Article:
Authentic content creation in a regional language will directly target the audiences who feel left out because of the plethora of widely used language content.
A brand can only sustain itself when it directly connects with the consumers. This goes through content creators, who build a community that relies on them for entertainment and learning. Regional content has the potential to empower the micro-community that, as a result, will feel validated by mainstream language audiences. Thus, regional content can help a brand survive long-term because more people can relate to it and feel more comfortable while consuming it.
Pulkit tells us a little about how young people in tier-II and -III cities are becoming content creators and collaborating with brands to promote their products and services in these small Indian towns. He talks about how some of these creators actually got to walk to the ramp with designers during the Lakme Fashion Week. This is the power of regional content today.
English content cannot reach the more diverse population of India, who mainly speak regional languages and dialects. Thus, this population relates better to regional content.
Talking about this, Supriya shares how her two new channels, Josh Nepal and Indonesia, successfully reached out to international audiences breaking all other barriers and engaging them around their language.
Adding to this, Ranjeet talks about how regional content can drive audiences to mainstream content. Pulkit also feels that users decide the end product of any creation. You can only give the audience more reasons to love your content.
Experimenting and failing are the only ways to grow in the content creation journey. Without trying to follow someone else’s journey, a creator or a brand focuses on being reliable and giving access to their true self to their audiences or consumers. They develop an organic connection with their followers or consumers.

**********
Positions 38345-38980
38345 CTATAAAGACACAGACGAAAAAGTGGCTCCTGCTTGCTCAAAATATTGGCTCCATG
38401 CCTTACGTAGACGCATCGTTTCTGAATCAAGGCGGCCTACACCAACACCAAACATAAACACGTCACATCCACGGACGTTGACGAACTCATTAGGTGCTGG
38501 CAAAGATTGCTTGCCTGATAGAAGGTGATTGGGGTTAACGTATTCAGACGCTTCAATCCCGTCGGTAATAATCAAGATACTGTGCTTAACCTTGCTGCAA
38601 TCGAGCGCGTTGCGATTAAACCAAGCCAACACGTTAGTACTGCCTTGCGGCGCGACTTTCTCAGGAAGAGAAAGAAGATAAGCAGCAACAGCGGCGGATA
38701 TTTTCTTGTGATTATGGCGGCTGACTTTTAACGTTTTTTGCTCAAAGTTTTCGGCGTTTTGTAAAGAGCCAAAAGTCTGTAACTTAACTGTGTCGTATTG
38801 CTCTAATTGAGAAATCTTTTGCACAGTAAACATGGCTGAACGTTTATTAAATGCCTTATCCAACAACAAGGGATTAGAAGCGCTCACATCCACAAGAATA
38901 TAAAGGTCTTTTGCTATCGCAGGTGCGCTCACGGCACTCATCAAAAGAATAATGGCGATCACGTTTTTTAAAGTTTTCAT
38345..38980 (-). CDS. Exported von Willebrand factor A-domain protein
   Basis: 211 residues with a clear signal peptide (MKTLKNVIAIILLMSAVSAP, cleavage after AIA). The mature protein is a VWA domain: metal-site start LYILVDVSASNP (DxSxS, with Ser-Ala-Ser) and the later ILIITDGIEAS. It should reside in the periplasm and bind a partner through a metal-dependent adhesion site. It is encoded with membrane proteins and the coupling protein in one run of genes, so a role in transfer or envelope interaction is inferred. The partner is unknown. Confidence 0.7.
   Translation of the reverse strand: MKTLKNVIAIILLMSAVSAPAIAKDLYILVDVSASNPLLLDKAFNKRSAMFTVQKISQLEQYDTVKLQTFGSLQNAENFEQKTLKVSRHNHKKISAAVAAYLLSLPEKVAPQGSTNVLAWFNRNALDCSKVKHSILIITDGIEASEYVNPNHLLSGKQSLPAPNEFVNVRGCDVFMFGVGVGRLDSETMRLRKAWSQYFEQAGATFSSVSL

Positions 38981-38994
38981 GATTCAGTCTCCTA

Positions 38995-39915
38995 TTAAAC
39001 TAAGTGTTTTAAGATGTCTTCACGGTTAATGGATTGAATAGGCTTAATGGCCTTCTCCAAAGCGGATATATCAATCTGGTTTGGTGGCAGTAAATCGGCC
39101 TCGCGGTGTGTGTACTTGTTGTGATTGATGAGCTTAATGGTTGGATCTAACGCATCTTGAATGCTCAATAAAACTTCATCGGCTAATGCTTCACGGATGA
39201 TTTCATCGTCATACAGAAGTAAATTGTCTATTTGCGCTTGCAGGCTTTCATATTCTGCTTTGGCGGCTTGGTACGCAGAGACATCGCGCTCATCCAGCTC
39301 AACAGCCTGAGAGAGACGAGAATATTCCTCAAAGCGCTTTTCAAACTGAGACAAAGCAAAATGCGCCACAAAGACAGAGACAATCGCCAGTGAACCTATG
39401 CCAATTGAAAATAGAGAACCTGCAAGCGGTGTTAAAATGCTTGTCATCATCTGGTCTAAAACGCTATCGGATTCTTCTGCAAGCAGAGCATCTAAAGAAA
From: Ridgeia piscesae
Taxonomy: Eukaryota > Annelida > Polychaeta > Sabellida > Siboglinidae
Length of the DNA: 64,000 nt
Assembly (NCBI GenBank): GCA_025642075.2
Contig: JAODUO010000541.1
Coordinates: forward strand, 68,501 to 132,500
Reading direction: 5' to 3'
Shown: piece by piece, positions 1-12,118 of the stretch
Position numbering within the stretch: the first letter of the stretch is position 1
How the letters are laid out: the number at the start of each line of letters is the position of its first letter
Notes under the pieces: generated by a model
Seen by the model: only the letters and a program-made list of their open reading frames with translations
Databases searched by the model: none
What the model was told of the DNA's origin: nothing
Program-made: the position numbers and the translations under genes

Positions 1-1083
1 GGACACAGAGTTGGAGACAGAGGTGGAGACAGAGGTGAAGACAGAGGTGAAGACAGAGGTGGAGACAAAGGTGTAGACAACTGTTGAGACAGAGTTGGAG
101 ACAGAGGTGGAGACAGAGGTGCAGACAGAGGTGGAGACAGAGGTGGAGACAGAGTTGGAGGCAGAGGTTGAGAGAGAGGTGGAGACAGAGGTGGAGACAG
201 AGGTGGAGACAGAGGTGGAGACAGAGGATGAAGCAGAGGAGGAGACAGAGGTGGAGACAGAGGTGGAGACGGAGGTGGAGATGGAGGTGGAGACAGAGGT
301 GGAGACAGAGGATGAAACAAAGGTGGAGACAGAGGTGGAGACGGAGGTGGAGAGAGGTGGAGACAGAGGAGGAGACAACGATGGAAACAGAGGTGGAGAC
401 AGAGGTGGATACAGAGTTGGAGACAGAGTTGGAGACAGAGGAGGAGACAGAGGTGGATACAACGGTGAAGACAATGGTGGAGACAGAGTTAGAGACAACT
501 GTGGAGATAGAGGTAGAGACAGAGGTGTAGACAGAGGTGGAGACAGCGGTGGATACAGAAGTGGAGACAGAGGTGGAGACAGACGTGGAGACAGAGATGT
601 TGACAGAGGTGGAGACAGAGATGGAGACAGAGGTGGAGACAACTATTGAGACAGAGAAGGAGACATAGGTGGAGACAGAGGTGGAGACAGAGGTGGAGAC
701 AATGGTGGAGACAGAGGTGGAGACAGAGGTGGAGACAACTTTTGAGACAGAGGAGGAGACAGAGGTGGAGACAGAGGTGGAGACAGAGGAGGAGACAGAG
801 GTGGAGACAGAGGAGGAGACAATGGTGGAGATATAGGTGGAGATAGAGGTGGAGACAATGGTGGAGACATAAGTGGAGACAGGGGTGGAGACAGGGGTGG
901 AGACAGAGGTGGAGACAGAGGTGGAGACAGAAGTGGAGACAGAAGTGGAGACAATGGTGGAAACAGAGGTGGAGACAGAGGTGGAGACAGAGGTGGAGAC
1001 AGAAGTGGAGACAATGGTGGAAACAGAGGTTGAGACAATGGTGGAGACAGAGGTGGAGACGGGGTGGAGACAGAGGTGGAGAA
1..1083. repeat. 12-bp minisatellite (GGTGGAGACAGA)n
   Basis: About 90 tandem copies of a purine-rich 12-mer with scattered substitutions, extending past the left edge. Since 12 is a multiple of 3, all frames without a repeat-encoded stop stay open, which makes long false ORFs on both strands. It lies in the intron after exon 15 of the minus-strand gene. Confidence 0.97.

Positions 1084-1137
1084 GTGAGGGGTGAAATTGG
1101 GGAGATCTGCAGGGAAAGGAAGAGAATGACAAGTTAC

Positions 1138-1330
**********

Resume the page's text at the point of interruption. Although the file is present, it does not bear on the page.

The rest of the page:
Creating regional content could be a good idea for a creator to establish an organic connection with their followers. To get that desirable validation or brand building, one needs to be consistent, and being authentic is the key.
Content is the way forward and will continue to be so for a long time. The fact that content creation has reached the smallest of Indian towns and villages and brands recognize that makes it clear that regional content is the way to go.
How it is done, what medium is used, and for which audience depends entirely on the focus of brands and content creators.
Note: This blog is an excerpt from a session on Riding the Regional Content Wave to Empower Users with Ranjeet Pratap Singh, Co-founder and CEO of Pratilipi; Supriya Paul, Director and Co-founder of Josh Talks; and Pulkit Agarwal, Founder of Trell. The session was part of Elevate–a global virtual content summit organized by Pepper Content, bringing together industry leaders in content marketing.
Check out the video of the interview here.